President Barack Obama formally endorses Hillary Clinton
Testifying to Hillary Clinton's grit and experience, President Barack Obama endorsed his former secretary of state's bid to succeed him on Thursday and urged Democrats to line up behind her. It was all part of a carefully orchestrated pressure campaign aimed at easing Clinton rival Bernie Sanders toward the exit and turning fully to the fight against Republican Donald Trump.
Obama's long-expected endorsement, delivered via web video , included a forceful call for unity and for "embracing" Sanders' economic message, which has fired up much of the liberal wing of his party. Obama sought to reassure Democrats that Clinton shares their values and is ready for the job.
"Look, I know how hard this job can be. That's why I know Hillary will be so good at it," Obama said. "I have seen her judgment. I have seen her toughness. I've seen her commitment to our values."
Obama's testimonial came less than an hour after the president met privately with Sanders at the White House to discuss the future of Sanders so-called political revolution -- one that will not include him taking up residence at the White House. Sanders emerged from the meeting subdued and indicated he had gotten the message.
Although he stopped short of endorsing Clinton, the Vermont senator told reporters he planned to press for his "issues" -- rather than victory -- at the party's July convention and would work with Clinton to defeat Trump.
"Needless to say, I am going to do everything in my power and I will work as hard as I can to make sure that Donald Trump does not become president of the United States," Sanders said, standing in the White House driveway with his wife, Jane, at his side.
Clinton declared victory over Sanders on Tuesday, having captured the number of delegates needed to become the first female nominee from a major party. Her late and somewhat sputtering victory set off a blitz of private phone calls and back-channel negotiations, all aimed at sussing out Sanders' demands, easing him out of the race and putting the full-court press on Trump.
Obama's endorsement and Sanders' visit were the public culmination of that work.
The wording of Sanders' statement to reporters was prepared in advance of his meeting with Obama. The White House acknowledged it had taped Obama's endorsement video on Tuesday, before Clinton claimed victory in the primary.
The careful choreography was part of the Democrats' attempt to show some respect to Sanders, even as they steered the long-time senator toward the campaign off-ramp.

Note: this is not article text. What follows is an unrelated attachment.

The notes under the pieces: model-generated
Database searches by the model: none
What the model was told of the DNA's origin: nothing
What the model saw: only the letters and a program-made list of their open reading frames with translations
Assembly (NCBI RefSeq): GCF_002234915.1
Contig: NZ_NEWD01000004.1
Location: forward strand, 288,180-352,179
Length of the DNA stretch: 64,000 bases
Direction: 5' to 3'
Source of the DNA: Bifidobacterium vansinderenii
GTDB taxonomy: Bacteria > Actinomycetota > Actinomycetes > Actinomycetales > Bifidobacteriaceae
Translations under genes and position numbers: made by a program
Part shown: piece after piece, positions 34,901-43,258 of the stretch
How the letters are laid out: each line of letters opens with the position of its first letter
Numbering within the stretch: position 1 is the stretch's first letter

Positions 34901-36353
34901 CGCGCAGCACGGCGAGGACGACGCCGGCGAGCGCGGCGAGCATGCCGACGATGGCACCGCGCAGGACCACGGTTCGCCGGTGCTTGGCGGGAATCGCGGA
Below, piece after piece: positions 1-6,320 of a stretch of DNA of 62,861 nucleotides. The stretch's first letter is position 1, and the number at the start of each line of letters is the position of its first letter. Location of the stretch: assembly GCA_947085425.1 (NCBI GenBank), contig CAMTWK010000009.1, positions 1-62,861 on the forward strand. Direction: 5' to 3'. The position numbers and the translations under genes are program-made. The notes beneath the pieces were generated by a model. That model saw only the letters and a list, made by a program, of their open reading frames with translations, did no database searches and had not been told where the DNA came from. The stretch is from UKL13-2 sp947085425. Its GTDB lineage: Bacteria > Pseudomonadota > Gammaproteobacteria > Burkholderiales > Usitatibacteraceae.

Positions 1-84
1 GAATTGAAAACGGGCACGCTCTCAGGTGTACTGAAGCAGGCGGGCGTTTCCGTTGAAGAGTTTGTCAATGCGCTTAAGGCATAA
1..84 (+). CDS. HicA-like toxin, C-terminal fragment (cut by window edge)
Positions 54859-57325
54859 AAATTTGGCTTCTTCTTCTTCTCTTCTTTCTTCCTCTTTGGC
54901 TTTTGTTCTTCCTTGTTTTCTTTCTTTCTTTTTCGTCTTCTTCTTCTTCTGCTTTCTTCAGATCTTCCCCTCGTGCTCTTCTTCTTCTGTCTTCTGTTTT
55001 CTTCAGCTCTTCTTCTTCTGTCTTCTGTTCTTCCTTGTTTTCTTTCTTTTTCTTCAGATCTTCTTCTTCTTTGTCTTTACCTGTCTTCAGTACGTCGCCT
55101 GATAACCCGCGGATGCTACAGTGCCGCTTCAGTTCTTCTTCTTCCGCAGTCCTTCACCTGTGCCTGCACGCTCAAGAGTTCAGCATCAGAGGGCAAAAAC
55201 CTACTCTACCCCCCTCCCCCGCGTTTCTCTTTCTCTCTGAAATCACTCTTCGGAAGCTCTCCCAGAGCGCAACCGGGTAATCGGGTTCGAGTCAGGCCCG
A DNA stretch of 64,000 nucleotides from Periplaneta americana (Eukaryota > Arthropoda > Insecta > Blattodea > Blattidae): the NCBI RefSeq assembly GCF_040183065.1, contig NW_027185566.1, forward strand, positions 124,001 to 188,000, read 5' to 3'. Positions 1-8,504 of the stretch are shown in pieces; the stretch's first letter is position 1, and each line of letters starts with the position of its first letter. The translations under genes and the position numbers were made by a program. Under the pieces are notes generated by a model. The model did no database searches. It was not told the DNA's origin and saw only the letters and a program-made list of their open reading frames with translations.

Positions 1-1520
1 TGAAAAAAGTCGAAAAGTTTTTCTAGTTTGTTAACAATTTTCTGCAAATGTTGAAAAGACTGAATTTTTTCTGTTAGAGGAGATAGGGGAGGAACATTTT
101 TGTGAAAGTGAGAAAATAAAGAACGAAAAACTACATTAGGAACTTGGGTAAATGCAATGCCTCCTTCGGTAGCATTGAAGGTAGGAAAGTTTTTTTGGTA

Obama greeted Sanders and his wife in the residence and then strolled with the senator, smiling and laughing warmly, past the Rose Garden to the Oval Office, where he opened the door for the senator as cameras recorded the moment.
The ceremony and scrutiny didn't appear to faze Sanders. Ever the everyman, he started the day by stopping for a cup of coffee and a scone at the Peet's coffee shop across from the White House, while dozens of reporters awaited his arrival.
Sanders' campaign had little to say about his conversation with the president, saying the men discussed "how we can all work together to create an economy that works for all people and not just the 1 percent."
Sander had vowed to keep up his campaign. But on Thursday, he highlighted a different goal. Sanders said he would compete in the Washington, D.C., primary on Tuesday, the party's final contest, but said his interest was largely in pushing for D.C. statehood.
Leaders on Capitol Hill underscored Obama's message. After leaving the White House, Sanders met with Senate Minority Leader Harry Reid, D-Nev., and Sen. Charles Schumer, D-N.Y. The Vermont senator planned to meet with Vice President Joe Biden, too.
As he walked through the halls he knows so well, Sanders ignored a reporter's question about the president's endorsement of Clinton.
Even some of Sanders' staunchest supporters have started looking to Clinton. Sen. Jeff Merkley of Oregon, the one Senate Democrat to endorse Sanders, said Clinton was the nominee and offered his congratulations. And Rep. Raul Grijalva, a Sanders backer from Arizona, suggested the time to rally behind Clinton would come after the D.C. primary.
"Bernie's going to do the right thing," Grijalva said.
The situation has put Obama, the out-going leader of his party, in the sensitive position of having to broker detente between Clinton and Sanders without alienating the runner-up's supporters, many of whom are angry over what they see as the Democratic establishment's efforts to strong-arm him out of the race. Clinton is counting on Sanders' supporters to help her defeat Trump.
Obama has been trying to give Sanders the courtesy of exiting the race on his own terms. Much of his endorsement video was spent thanking Sanders for his work energizing the party.
Now head-to-head in the presidential race, Clinton and Trump have one thing in common: Both are working to woo Sanders supporters. Trump has said he welcomes Sanders' voters "with open arms" while Clinton has vowed to reach out to voters who backed her opponent in the Democratic primary.
The two took to Trump's preferred medium to tangle Thursday. Trump responded to Obama's endorsement by tweeting: "Obama just endorsed Crooked Hillary. He wants four more years of Obama_but nobody else does!"
The Clinton campaign tweeted back: "Delete Your Account."
Associated Press writers Ken Thomas, Erica Werner, Laurie Kellman and Lisa Lerer contributed to this report.